After the success and mixed results from the first launch, I was eager to attempt it again. In order to mitigate any problems I had purchased a spare weather balloon and other extra supplies (plus the rental tank had over half the inflation gas still left inside). This meant that the major barriers for a second attempt had already been eliminated. So the very next weekend we again gathered in a field ready to send a weather balloon into the stratosphere.
Due to the weather pattern differing greatly from our first launch, the second launch originated from a field many miles north of the first location. The goal of the new site being instead of driving a lot to retrieve the balloon after we let it go, drive upfront and have the balloon land as close to home as possible. Also, after seeing how long it took for retrieve the payload (despite landing right next to a road) we decided to start earlier in the day to give us extra cushioning against nightfall.
Things went a bit smoother the second time, as you would expect. We both set up our equipment and launched in half the time as the week before. Given the success of the initial project I decided to risk sending up a better camera and also my Garmin handheld GPS to capture higher resolution photos and to try and record a more accurate flight path. Nevertheless, one of the oversights of each launch was that we never measured the amount of lift each balloon was giving us. We did test with a water jug that weighed the same as the payload but it would have been nice to have a concrete number to refer to later. It is also a metric would have been a useful given our next observation. As soon as we let the second balloon go it was quite clear that our ascent rate was much slower than first balloon.
This was concerning as I had measured our cell phone total battery life to be around 3 hour and 15 minutes; a number that I arrived at after testing it several times. Recording HD video using the cell phone and simultaneously transmitting data both decrease battery life significantly over a phone that is just in standby mode. Despite my concern I still felt we still had a good chance at retrieval given the first flight only lasted 2 hours.
That optimism faded as the clock ticked on past 3 hours.
As the elapsed flight time approached 4 hours everyone resigned themselves to the fact we had lost the balloon. Without the cellphone transmitting the location to us there would be no way to locate and retrieve the package. I still held out a small fragment of hope that someone would come across our project at some point and call me but there is no guarantee if or when that would happen. Feeling downcast, everyone packed up and headed home.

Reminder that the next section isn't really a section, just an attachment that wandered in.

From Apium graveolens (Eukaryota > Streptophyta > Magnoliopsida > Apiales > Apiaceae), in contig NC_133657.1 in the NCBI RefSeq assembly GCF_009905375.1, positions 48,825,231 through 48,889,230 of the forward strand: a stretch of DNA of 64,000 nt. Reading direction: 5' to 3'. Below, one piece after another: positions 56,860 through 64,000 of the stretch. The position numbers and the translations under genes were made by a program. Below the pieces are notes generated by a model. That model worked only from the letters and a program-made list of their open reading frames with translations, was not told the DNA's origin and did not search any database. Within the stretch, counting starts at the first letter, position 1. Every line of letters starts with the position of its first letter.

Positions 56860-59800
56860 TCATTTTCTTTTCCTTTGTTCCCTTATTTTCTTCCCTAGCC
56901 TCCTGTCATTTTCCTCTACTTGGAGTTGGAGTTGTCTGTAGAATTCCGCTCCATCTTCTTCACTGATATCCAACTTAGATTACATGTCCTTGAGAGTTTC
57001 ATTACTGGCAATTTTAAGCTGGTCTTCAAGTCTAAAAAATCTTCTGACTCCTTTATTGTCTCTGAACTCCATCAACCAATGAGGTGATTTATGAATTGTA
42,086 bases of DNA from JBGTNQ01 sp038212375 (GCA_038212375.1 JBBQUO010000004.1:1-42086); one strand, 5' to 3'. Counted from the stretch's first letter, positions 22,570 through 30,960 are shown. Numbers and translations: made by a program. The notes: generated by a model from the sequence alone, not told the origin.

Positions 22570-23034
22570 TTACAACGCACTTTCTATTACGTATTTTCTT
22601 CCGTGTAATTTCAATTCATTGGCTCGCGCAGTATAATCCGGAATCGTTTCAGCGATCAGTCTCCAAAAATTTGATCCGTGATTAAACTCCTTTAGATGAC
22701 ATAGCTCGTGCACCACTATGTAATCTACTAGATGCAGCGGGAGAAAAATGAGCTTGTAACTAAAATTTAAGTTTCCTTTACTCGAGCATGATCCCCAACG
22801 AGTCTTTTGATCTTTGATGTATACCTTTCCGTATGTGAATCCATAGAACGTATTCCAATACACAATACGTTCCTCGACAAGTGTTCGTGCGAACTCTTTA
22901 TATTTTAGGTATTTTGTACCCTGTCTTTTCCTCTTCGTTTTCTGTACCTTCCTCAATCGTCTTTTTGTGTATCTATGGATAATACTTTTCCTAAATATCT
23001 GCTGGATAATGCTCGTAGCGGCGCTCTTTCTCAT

I knew it was mostly pointless but I decided to drive around a bit, visually searching our predicted landing zone. After a short while I could see that this kind of search was futile and decided to head home as well. At that moment the guy riding shotgun in my jeep thought to check the tracker site again. He did this just as the balloon updated its GPS position!
As soon as we noticed that we had tracking, we called everyone up with the great news and drove another half hour to the landing site. It had again overshot the prediction, as well as also again landing right next to a road.
I was the first to arrive at the coordinates and discovered that several people witnessed our parachute descending and called the police. When we drove up the cop was taking with the “country folks”, probably discussing what the hell jumped out of the sky right into a tree on their property. Thankfully the homeowner and the officer were both really cool. After we explained what was going on the officer even helped us get the payload out from of the top of the tree. Our retrieval was cordoned off by a police car with flashing lights and the guy who owned the tree fashioned a retrieval tool with a heavy spool and string!
Photos from SkyTiger II
The Cloud Cake that hitched a ride in the payload survived the entire trip too!